“The whole logistical thing is more and more difficult, but [its causes] are quite varied and not just limited to New Zealand,” adds David Gleave, managing director of Liberty Wines.

For those retailers with enough cash flow and capacity, the dire warnings coming out of New Zealand in the spring and early summer prompted what Hennings calls “a panic buy. We were panic buying Sauvignon Blanc way before fuel became the thing to panic buy! We bought a load [of a brand] that we normally buy for the on-trade in late May, early June. We’re lucky, we’ve got space, but it ain’t gonna last forever.”

Gleave was able to make a similar decision, although he puts it somewhat differently. “This shortage was a problem for us six months ago, but I think because we have consultant winemakers who work for us and are based in Marlborough we were getting reports on this quite early on, and we were aware how short the vintage was going to be. We managed to buy up more 2020 so we could run a bit longer with our 2020s.

“I’m pretty sure we’ve covered our requirements,” Gleave adds. “Some will be a little short, something like Greywacke. But we always sell out our allocation of that anyway, so it’s really a matter of selling it out in early August rather than late August.”

For businesses of more modest scale such as Specialist Cellars, however, taking on large amounts of stock is much more problematic. “The suppliers that don’t do allocations, they just send an updated stock list, and I have to bulk buy, which isn’t ideal for a small business, with dead stock sitting there,” says Boucher.

Both Gleave and Hennings believe the problem is largely confined to the sub-£10 and bulk end of the market – where the lack of supply has inevitably forced up prices, making £7 to £10 RRPs unsustainable in the short to medium term.

David Gleave

Gleave thinks this may lead to some positive long-term outcomes for New Zealand, if it manages the situation well. “Prices have gone up: grape prices are up; bulk prices have gone through the roof. So we’ll see what effect that has.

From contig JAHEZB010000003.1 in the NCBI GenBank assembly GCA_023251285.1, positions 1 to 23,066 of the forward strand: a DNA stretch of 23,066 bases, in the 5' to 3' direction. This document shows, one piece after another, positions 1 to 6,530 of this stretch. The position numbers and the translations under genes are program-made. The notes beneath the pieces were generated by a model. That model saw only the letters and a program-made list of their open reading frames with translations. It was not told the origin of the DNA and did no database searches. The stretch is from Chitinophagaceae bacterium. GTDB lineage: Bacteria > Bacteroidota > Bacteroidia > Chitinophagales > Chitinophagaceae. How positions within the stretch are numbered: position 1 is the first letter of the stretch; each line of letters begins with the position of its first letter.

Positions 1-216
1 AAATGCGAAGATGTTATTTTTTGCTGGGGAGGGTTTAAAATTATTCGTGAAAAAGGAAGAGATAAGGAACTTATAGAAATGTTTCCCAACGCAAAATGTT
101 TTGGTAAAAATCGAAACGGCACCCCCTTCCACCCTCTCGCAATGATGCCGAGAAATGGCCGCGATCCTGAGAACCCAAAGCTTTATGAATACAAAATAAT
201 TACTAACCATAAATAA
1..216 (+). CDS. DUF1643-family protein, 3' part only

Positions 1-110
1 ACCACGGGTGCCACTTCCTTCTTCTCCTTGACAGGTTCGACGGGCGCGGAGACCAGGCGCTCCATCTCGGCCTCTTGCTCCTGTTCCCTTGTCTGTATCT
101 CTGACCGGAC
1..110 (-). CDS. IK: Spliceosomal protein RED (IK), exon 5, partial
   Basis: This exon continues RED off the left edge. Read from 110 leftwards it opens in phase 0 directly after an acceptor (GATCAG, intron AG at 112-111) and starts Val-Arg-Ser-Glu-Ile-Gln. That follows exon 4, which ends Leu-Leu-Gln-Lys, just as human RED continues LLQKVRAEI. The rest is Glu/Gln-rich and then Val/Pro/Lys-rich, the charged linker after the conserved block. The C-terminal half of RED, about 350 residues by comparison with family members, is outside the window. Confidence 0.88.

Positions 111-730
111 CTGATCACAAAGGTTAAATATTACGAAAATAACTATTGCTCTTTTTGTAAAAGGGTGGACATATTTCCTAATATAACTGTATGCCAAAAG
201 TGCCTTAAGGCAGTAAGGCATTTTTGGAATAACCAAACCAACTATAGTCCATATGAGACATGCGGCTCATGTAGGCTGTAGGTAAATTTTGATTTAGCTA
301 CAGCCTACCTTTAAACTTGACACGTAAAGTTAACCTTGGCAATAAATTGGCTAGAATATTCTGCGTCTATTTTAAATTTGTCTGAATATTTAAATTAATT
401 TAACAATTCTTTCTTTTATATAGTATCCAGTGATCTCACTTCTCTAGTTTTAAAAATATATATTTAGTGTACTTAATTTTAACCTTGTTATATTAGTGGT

“New Zealand producers, who have been coasting a bit in my opinion, will need to work harder to justify those higher prices.”

Hennings, for his part, is wondering what will happen to consumers when they are deprived – as he believes is inevitable at the beginning of 2021 – of their generic Kiwi Sauvignon Blanc fix.

“The supermarkets are selling Yealands 2021 at £7 a bottle … when they run out they’ll just go on to something else,” Hennings says.

“It might wean people off it. And then you’re thinking, what’s going to replace it? Do you look away to another aromatic style? Are you looking at Riesling, or a nice light fresh Chenin?”

Or it could be the “really nice cool-climate” Chilean Sauvignon Blanc that Hennings says he’s sourced and which could plug the gap in the New Year when it’s surmounted its own shipping delay.

“We’re pushing alternatives,” says Boucher, who has struggled with allocations of top Pinot as well as Sauvignon (her allocation from one leading producer was a matter of six bottles rather than several cases). “Chardonnay is a harder push, but we are finding that some people will have other things – they’re trying things they haven’t had before. There’s always a silver lining.”